‘Safe House’

The (not so thrilling) thrill of the chase


Watching “Safe House” reminded me of something a savvy girlfriend once said to me: “When a guy tells you that his top-secret real job is working for the CIA, get out of the relationship as fast as you can.” Not because of the obvious risks such a job may involve, she said, but because “the guy is a big fat liar nut-job.” Oh, that’s why.

Apparently, it’s only in movies such as “Safe House” (released in Japan as “Dangerous Run”) that a handsome man with perfect abs suddenly hands his gorgeous girlfriend a wad of cash and tells her to hotfoot it to “Paris, France” because he works for an agency named with three letters, the first letter being C, and he’s in immediate danger and doesn’t want her to get involved.

And then this gorgeous chick (who happens to be French) breaks down and starts sobbing and asks if he loves her in a terrific accent. And the scene plays out on a station platform, which is the go-to venue for moments of CIA-or-similar-agency-imbued personal confessions followed by wrenching goodbyes (see “Salt,” “The Good Shepherd,” or “Mission Impossible”).

In real life, unfortunately, there’s no wad of cash, most likely the guy has no abs worth noting, the station platform is some bleak JR strip of grey concrete crammed with drunken salarymen and the girl has to get on the phone double-quick to check in with a savvy girlfriend about this big fat liar nut-job — should she just kick him in the shins and go home, or what? Reality — it’s a bummer.

But we can all dream. Which is probably why “Safe House” and others like it will always be around: The genre is a safe house in itself, where audiences can bask in the protective glow of dashing intelligence agents moving heaven and Earth for the sake of beautiful women, freedom and justice, not necessarily in that order. This is also a chance to see Denzel Washington doing what he does best: blending wry machismo with a dollop of seasoned weariness plus some action moves that show off his biceps. The tight, stylish Afro he sports isn’t bad either.

Washington plays ex-CIA agent Tobin Frost, on Langley’s most-wanted list since he went rogue some years back and now suspected of sabotaging many missions, leading to the deaths of several field agents. Then Frost walks into the American Consulate in Cape Town, South Africa, to escape from a band of mystery mercenaries. The CIA gleefully takes him into custody and shunts him off to a safe house for roughing up and interrogating. So far, so typical CIA movie.

The story takes a turn when the safe house is “compromised” and the aforementioned mercenaries show up to kill everyone in sight. The only two who escape are Frost and CIA rookie Matt Weston (Ryan Reynolds), whose job had been to mind the house. Weston is given orders to protect Frost and escort him back to the United States, an assignment that tickles Weston pink, because all along he had been hankering for something more strenuous than answering phones and looking at walls.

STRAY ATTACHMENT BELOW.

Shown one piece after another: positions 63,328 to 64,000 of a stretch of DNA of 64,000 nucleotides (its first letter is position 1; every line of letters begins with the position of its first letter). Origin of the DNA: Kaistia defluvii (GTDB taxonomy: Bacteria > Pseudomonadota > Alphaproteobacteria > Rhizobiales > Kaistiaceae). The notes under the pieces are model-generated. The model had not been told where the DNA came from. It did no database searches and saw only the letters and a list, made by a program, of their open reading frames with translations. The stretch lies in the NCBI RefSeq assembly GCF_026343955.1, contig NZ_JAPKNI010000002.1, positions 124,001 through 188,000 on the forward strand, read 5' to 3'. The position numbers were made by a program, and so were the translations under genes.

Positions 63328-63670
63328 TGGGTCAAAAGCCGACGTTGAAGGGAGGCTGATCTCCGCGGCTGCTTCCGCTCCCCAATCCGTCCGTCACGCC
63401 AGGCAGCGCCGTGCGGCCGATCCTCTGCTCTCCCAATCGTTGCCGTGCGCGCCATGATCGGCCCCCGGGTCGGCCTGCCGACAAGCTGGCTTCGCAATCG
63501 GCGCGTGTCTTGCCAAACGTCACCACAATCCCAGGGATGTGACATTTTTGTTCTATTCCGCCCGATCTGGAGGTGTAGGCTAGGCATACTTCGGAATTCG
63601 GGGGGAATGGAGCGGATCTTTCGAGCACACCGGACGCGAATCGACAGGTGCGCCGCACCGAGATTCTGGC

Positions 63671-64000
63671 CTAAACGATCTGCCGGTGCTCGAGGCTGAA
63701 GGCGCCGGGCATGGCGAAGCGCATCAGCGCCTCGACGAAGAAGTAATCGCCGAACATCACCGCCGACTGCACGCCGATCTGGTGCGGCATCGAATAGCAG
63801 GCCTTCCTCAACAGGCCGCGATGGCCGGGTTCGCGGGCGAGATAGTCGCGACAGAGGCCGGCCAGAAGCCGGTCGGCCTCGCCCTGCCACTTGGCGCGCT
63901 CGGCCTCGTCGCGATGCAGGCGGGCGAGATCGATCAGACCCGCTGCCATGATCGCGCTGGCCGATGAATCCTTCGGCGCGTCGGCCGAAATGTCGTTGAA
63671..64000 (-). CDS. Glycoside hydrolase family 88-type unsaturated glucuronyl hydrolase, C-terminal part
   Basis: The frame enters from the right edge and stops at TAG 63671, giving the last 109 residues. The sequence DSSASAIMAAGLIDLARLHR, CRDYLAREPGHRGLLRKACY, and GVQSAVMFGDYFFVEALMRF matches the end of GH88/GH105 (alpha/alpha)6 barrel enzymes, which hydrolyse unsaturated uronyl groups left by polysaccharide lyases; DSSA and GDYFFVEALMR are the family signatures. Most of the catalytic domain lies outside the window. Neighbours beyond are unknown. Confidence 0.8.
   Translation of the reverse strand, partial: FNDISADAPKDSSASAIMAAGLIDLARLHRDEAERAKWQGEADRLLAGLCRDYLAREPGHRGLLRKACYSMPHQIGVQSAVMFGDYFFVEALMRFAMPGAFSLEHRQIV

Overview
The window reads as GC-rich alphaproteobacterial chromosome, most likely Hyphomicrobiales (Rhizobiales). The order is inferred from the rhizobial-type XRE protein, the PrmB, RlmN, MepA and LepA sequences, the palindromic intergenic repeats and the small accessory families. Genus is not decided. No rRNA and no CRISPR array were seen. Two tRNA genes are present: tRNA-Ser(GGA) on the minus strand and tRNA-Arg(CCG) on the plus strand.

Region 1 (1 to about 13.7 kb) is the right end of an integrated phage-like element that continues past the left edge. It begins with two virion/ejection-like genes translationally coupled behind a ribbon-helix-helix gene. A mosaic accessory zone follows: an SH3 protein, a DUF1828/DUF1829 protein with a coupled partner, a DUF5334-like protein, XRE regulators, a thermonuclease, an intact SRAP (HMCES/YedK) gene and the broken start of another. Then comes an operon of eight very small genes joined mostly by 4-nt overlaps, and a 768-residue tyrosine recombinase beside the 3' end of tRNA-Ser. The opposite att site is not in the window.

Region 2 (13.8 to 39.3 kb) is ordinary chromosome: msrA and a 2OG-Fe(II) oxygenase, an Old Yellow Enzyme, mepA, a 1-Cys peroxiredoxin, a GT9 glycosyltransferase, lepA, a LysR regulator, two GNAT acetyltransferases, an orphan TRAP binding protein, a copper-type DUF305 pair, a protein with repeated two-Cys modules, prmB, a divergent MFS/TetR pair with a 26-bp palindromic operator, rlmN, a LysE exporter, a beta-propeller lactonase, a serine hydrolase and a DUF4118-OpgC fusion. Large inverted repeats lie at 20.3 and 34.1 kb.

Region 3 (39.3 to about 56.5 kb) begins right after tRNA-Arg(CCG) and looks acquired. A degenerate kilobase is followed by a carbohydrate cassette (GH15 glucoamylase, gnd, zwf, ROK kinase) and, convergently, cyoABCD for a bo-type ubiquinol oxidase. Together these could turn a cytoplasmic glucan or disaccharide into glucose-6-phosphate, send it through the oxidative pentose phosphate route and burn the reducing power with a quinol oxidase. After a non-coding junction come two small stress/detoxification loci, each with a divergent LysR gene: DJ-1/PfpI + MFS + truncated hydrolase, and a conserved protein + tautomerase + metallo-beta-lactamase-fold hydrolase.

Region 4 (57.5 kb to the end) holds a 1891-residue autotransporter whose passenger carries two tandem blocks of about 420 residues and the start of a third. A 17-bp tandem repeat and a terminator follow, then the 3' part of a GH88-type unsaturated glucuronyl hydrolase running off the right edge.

Up to this point, there’s a nice balance of action and dialogue, though nothing that happens is unexpected. After this, however, the story unravels and turns into a series of overly long action sequences strung together in a continuous blur. Chaotic, noisy and inelegant, it’s unworthy of its cast (especially Washington, who imbues Frost with much more nuance than the story merits) and its exotic Cape Town location.

Frost and Weston are on the run 24 hours a day, which means they’re either ducking their heads into cars or rolling out of them amid a shower of bullets, or running across intersections or down narrow corridors, or panting on stairwells, and so on. Not a spare minute to sit down for coffee, hatch a plan or explain what the hell is going on. It never lets up right until the end, so character development doesn’t get a look-in. OK, we get that the CIA has awesomely cute guys with great bods working for it (keep an eye out for the seasoned Sam Shepard playing a top-level honcho). And that’s about it.

According to cinema pundits, action movies of the 21st century are bound to get more action-packed and not much else, since it’s become impossible to hold the attention of the smartphone-addicted public for more than a few minutes at a time. In that sense, “Safe House” makes it safe for everyone: an insulated cocoon of harmless entertainment requiring very little commitment from the viewer. Tough luck for the CIA.